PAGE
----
Millikens Bend, MO Steamer OLIVER BIRNE Fire, Oct 1891



Twelve Persons Lose Their Lives in the Fire - The Captain the Last Man to Leave the Craft - She Came From St. Louis.

St. Louis, Oct. 28. - Private dispatches just received here say the steamer Oliver Birne, used here as an excursion boat during the summer and as a cotton carrier in the lower Mississippi in the fall and winter, was burned at Milliken's bend, twelve miles from Vicksburg this morning. Twelve lives are reported lost.

The fire was discovered in cotton in the hold early this morning, and the flames spread so rapidly that many of the crew and passengers had very narrow escape.

The dead are: The daughter of J. D. Adams of Omaha, Mrs. Frazer's nurse, five cabin boys, two colored chambermaids. A number of "rousters" are also missing.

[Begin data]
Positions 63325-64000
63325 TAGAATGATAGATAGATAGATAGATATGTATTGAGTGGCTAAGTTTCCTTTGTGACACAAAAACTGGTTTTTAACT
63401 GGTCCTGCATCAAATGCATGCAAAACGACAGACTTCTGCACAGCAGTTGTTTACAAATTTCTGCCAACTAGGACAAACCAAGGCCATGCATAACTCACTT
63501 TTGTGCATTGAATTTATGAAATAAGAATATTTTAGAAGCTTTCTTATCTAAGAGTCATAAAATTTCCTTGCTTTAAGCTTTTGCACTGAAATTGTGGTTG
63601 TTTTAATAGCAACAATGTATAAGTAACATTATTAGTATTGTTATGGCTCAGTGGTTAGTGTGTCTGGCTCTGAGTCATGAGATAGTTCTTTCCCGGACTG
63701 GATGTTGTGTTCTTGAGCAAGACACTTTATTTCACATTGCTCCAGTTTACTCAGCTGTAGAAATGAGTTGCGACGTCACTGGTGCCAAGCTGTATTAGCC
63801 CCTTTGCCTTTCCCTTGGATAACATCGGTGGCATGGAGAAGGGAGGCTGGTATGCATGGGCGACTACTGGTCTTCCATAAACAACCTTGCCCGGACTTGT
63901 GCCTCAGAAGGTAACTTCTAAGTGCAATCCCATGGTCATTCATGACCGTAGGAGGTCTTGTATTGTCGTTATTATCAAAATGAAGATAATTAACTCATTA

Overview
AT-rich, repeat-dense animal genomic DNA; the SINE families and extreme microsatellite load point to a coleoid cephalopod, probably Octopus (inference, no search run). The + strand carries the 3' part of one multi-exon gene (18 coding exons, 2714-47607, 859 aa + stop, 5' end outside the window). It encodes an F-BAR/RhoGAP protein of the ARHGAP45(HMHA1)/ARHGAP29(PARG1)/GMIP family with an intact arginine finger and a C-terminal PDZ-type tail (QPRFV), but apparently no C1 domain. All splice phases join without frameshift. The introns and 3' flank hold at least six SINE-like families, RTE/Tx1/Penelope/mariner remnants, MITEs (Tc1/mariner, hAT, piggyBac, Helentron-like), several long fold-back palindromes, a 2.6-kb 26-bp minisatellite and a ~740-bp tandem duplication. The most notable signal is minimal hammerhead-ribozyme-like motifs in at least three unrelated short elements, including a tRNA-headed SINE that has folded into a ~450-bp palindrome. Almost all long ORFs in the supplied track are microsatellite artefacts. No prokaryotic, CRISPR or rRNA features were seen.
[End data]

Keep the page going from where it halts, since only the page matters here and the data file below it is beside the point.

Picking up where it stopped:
The Bierne left here about a week ago and carried 7,008 bales and 100 tons of other freight. She was one of the finest and largest boats on the river.

NEW ORLEANS, Oct. 29.- The Vicksburg special says that at Greenville the mate had some trouble with the rousters, many of them grunting work after which the mate hired eleven men, paying them 25 cents per hour. This enraged the negroes who made open threats against the mate and the boat.

At 3:30 o'clock a. m. the cotton in the deck room was found on fire and the boat was a mass of flames in a short time.

Every effort was made to save the lives of those on board, but it is feared the death list will reach twelve or more.

A yawl was lowered to pick up those who could be reached in the river. It was about the only hope of saving many who were compelled to jump into the river.

The Macon Telegraph, Macon, GA 31 Oct 1891